The year 1350 marked a significant turning point in Boccaccio’s life, for it was then that he began his friendship with Petrarch, having convinced his idol to stop in Florence on his way to Rome for the jubilee of 1350. Over the next 24 years, they corresponded regularly. Boccaccio also traveled to see Petrarch three times. Petrarch’s influence changed the direction of Boccaccio’s literary development: He became more devoted to humanistic scholarship and didactic purpose, and began to write almost exclusively in Latin. He wrote De casibus virorum illustrium (The fates of illustrious men, ca. 1355–60), which influenced Chaucer’s MONK’S TALE, and De claris mulieribus (Famous Women, ca. 1361), which was a source both for Chaucer’s LEGEND OF GOOD WOMEN and CHRISTINE DE PIZAN’s BOOK OF THE CITY OF LADIES. At the same time he worked on Genealogia deorum gentilium (The genealogy of the gentile gods, ca. 1350–65), a study of classical mythology. Boccaccio’s new passion for humanistic letters was fed at the same time by the scholar Leontius Pilatus, whom he met in Milan while visiting Petrarch in 1359. Pilatus taught Boccaccio Greek, and Boccaccio was able to secure an appointment for him as professor of Greek at the University of Florence— the first such appointment since antiquity. By this time the commune of Florence had recognized Boccaccio’s usefulness, and he was being sent on diplomatic missions, to Ludwig of Bavaria in 1351, to the papal court at Avignon in 1354 and 1365, and at Rome in 1366. He also served in the Condotto, the department of military funding. Such appointments mitigated to some extent his financial situation; he is also known to have taken minor orders in the late 1350s. Sometime in the late 1360s, however, Boccaccio’s health began to decline. He made a final trip to his old home in Naples in 1370, but returned ill and exhausted in 1371. Scholars have suggested that his prolonged illness may have been a case of dropsy or scabies, or a combination of both. He was severely ill in 1372, but late that year began a series of lectures on Dante sponsored by the commune of Florence. Boccaccio’s interest in Dante had never wavered, and he had already written his Trattatello in laude di Dante (In praise of Dante) in two different versions published in 1351 and 1360. He was to revise the text one more time in conjunction with his lectures in 1373.
   Petrarch died in 1374, and Boccaccio himself, worn out by long illness, followed on December 21, 1375. His contribution to the study of the classics, including Greek, his efforts in recovering and preserving the reputation of his beloved Dante, his influence on important fellow writers like Chaucer and Christine de Pizan, and most important, his own literary contributions, especially to the development of prose fiction with his Decameron, make Boccaccio a major figure in the history of world literature.
   Bibliography
   ■ Bergin, Thomas G. Boccaccio. New York:Viking Press, 1981.
   ■ Boccaccio, Giovanni. The Book of Theseus. Translated by Bernadette McCoy. New York: Medieval Text Association, 1974.
   ■ ———. The Decameron: A Norton Critical Edition. Edited and translated by Mark Musa, and Peter E. Bondanella. New York: Norton, 1977.
   ■ ———. Famous Women. Edited and translated by Virginia Brown. Cambridge,Mass.: Harvard University Press, 2001.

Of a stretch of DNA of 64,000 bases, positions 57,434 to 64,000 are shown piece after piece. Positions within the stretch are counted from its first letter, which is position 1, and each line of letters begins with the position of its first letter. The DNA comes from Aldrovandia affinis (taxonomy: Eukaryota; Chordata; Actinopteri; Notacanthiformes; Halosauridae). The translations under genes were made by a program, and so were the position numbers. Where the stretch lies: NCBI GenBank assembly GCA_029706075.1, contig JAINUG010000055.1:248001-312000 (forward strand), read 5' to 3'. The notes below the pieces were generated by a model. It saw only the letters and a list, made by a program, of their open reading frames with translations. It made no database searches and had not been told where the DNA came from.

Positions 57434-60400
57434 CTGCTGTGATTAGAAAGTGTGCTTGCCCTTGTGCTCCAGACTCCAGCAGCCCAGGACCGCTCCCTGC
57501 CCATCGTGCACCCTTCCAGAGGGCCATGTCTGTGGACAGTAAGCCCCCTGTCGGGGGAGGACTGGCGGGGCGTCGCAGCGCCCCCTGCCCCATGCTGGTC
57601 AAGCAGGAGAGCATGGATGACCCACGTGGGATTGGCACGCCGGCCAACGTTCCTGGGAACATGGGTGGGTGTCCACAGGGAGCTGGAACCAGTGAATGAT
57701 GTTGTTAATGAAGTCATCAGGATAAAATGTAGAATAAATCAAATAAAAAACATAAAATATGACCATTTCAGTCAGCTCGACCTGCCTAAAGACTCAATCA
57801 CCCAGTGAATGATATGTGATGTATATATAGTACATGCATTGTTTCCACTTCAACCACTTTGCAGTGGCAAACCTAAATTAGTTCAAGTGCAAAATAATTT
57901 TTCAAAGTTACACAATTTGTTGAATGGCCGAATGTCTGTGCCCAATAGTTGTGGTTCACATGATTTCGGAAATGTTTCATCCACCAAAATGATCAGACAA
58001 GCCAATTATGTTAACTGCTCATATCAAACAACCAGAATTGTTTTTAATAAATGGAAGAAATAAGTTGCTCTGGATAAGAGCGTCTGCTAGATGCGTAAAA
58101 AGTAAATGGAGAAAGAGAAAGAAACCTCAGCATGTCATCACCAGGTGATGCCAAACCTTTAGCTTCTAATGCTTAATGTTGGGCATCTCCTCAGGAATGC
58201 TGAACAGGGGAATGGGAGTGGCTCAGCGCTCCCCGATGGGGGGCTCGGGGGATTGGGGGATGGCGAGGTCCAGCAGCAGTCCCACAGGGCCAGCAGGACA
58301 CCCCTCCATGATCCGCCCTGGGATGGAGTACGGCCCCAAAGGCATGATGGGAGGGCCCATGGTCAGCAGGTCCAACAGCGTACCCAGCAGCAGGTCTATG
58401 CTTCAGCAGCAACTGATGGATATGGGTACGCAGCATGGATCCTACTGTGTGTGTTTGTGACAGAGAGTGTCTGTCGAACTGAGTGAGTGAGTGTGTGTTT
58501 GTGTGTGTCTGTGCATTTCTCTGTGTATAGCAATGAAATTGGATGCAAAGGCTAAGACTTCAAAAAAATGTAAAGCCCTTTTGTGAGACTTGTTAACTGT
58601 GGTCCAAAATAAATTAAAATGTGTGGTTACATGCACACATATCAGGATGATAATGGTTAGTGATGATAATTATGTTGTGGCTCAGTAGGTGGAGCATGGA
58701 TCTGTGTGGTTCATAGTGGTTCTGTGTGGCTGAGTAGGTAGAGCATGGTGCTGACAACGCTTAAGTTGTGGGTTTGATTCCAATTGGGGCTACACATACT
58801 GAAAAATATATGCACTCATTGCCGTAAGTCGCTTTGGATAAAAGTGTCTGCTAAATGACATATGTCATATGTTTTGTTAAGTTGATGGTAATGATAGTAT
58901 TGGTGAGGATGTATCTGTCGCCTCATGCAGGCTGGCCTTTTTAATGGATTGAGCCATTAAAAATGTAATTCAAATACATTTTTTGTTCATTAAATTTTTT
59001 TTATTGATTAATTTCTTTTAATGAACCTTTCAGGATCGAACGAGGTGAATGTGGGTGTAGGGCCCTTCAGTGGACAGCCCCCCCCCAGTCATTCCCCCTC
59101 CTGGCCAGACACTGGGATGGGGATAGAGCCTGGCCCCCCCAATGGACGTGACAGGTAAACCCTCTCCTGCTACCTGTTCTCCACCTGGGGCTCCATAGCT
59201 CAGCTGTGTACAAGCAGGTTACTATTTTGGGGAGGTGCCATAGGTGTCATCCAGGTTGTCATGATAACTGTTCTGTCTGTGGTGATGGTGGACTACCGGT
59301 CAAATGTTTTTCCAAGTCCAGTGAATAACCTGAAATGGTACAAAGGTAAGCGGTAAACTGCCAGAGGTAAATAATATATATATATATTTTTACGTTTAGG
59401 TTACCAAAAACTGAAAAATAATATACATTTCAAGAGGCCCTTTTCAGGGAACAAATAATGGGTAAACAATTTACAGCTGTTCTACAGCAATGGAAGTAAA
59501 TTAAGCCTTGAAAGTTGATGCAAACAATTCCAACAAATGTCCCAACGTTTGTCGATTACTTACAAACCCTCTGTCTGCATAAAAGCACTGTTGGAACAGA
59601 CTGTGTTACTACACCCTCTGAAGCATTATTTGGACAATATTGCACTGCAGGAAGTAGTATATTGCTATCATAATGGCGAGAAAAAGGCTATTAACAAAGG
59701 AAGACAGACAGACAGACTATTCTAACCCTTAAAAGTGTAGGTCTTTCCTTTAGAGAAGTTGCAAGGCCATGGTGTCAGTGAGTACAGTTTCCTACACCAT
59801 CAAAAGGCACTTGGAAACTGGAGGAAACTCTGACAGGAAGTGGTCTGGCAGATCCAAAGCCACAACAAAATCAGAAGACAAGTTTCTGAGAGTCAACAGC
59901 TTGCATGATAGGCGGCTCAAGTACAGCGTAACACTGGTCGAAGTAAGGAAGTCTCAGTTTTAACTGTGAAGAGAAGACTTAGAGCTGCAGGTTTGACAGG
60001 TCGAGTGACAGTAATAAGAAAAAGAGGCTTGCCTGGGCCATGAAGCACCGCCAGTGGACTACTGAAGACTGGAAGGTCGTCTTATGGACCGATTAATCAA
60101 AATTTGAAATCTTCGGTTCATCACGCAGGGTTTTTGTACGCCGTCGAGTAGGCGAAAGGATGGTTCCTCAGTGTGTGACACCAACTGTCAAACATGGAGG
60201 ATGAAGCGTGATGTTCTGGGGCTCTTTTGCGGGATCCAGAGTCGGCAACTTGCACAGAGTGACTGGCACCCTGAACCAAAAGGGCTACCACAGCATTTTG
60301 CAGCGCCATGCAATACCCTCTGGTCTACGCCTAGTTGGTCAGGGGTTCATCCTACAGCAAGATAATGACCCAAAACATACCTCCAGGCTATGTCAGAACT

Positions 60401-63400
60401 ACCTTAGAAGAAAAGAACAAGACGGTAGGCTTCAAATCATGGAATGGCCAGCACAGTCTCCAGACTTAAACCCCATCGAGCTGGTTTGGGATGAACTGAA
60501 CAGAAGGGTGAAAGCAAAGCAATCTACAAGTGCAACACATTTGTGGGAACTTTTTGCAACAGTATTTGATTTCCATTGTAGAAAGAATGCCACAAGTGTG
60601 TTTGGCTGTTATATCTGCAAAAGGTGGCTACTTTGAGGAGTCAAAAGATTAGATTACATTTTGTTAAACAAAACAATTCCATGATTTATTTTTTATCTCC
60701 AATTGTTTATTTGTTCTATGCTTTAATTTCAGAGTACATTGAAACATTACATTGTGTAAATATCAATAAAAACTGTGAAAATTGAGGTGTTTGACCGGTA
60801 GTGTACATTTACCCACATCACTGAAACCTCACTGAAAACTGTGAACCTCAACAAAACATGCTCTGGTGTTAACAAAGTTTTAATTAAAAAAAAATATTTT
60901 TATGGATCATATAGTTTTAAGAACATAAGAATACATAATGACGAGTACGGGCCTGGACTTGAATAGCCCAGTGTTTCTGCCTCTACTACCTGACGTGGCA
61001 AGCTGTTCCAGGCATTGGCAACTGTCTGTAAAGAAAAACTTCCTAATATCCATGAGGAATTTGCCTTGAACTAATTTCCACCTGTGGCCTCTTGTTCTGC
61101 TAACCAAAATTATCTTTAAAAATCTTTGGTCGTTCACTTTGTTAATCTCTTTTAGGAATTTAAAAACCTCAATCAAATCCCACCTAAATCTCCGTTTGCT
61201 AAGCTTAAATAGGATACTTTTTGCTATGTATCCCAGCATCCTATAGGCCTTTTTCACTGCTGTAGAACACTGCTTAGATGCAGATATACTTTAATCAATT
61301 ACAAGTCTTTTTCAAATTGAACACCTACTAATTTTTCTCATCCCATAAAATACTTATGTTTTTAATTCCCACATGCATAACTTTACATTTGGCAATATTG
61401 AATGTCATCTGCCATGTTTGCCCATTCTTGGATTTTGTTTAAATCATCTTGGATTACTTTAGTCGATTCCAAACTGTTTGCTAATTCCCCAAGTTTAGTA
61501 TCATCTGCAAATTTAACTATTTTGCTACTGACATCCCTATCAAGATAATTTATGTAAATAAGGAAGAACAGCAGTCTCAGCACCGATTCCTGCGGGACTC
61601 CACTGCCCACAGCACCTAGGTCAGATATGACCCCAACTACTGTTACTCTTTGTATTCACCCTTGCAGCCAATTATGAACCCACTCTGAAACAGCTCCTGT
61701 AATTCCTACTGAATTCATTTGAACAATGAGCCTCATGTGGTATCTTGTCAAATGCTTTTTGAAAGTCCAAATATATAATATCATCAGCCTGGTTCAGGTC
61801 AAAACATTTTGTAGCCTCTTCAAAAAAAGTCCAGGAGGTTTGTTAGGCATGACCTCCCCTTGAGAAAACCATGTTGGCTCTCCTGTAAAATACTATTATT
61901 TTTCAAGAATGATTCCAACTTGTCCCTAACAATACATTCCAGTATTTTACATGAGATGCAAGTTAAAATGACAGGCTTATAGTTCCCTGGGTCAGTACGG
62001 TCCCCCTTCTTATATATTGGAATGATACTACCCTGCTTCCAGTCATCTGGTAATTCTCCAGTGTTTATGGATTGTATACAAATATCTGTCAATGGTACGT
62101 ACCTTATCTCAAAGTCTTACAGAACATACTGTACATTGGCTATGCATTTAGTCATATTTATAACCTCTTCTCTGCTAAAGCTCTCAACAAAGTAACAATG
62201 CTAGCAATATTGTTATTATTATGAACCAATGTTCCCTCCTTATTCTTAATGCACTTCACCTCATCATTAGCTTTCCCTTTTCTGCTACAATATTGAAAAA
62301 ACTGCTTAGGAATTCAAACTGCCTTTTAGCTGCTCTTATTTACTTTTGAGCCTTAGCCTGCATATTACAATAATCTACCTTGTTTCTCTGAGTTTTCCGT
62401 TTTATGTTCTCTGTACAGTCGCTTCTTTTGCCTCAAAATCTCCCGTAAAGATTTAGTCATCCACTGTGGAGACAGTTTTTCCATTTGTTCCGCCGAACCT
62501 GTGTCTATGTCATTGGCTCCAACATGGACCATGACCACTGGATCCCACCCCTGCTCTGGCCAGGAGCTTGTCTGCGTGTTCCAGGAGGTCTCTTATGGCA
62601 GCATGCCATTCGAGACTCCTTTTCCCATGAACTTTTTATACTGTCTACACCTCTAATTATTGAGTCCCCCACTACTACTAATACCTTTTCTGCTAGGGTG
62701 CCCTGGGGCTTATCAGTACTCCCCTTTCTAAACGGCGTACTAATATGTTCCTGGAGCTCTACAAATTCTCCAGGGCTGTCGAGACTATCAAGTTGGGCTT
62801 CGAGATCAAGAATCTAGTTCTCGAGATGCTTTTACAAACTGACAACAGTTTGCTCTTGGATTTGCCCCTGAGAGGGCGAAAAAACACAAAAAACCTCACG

■ ———. The Filostrato of Giovanni Boccaccio. Translated by N. E. Griffin, and A. B.Myrick.New York: Biblo and Tannen, 1967.
   ■ Branca, Vittore. Boccaccio: The Man and His Works. Translated by Richard Monges. Cotranslated and edited by Dennis J.McAuliffe. Foreword by Robert C. Clements. New York: New York University Press, 1976.

Encyclopedia of medieval literature. 2013.

Look at other dictionaries:

  • BOCCACCIO, GIOVANNI° — (1313–1375), Italian author, whose greatest work, Il Decamerone, contains a number of Jewish elements. The son of a Florentine merchant, Boccaccio was apprenticed in his youth to a merchant in Naples and may have come into contact with some of… …   Encyclopedia of Judaism

  • Boccaccio, Giovanni — Boccaccio, Giovanni, Giovanni, ein liebenswürdiger Dichter und der beste Prosaist Italiens, wurde als der Sohn eines italienischen Kaufmannes 1313 zu Paris geboren, zeitig nach Florenz gebracht, wo er sich dem Handel widmen sollte, sich aber in… …   Damen Conversations Lexikon

  • Boccaccio, Giovanni — • Biography and overview of the author s major works Catholic Encyclopedia. Kevin Knight. 2006 …   Catholic encyclopedia

  • Boccaccio, Giovanni — (1313 1375)    One of the three great Italian authors of the 14th century (along with Dante and Petrarch) who established the Tuscan dialect as Italy s literary language. Born near Florence to a merchant employed by the Bardi bank and a woman… …   Historical Dictionary of Renaissance

  • Boccaccio, Giovanni — born 1313, Paris, France died Dec. 21, 1375, Certaldo, Tuscany Italian poet and scholar. His life was full of difficulties and occasional bouts of poverty. His early works include The Love Afflicted (с 1336), a prose work in five books, and The… …   Universalium

  • Boccaccio, Giovanni — (1313 1375)    Considered one of the greatest Italian poets in history, Boccaccio was born either in the Tuscan town of Certaldo or in Florence. He spent his youth in Naples where his father worked as representative of the Bardi bank. There he… …   Dictionary of Renaissance art

  • Boccaccio, Giovanni — ► (1313 75) Escritor renacentista italiano. El centro de su obra es el culto al amor y a la inteligencia. En sus obras juveniles, Filocolo (1336), Filostrato (1338), trata el amor desde su perspectiva autobiográfica. Recoge temas mitológicos,… …   Enciclopedia Universal

  • Boccaccio,Giovanni — Boc·cac·cio (bō käʹchē ō , chō ), Giovanni. 1313 1375. French born Italian poet and writer whose classic work, the Decameron (1351 1353), is a collection of 100 tales set against the melancholic background of the Black Death. * * * …   Universalium

  • BOCCACCIO, GIOVANNI —    the celebrated Italian raconteur, born near Florence; showed early a passion for literature; sent by his father to Naples to pursue a mercantile career; gave himself up to story telling in prose and verse; fell in love with Maria, a beautiful… …   The Nuttall Encyclopaedia

  • Boccaccio, Giovanni —  (1313–1375) Italian writer …   Bryson’s dictionary for writers and editors


Share the article and excerpts

Direct link
Do a right-click on the link above
and select “Copy Link”

We are using cookies for the best presentation of our site. Continuing to use this site, you agree with this.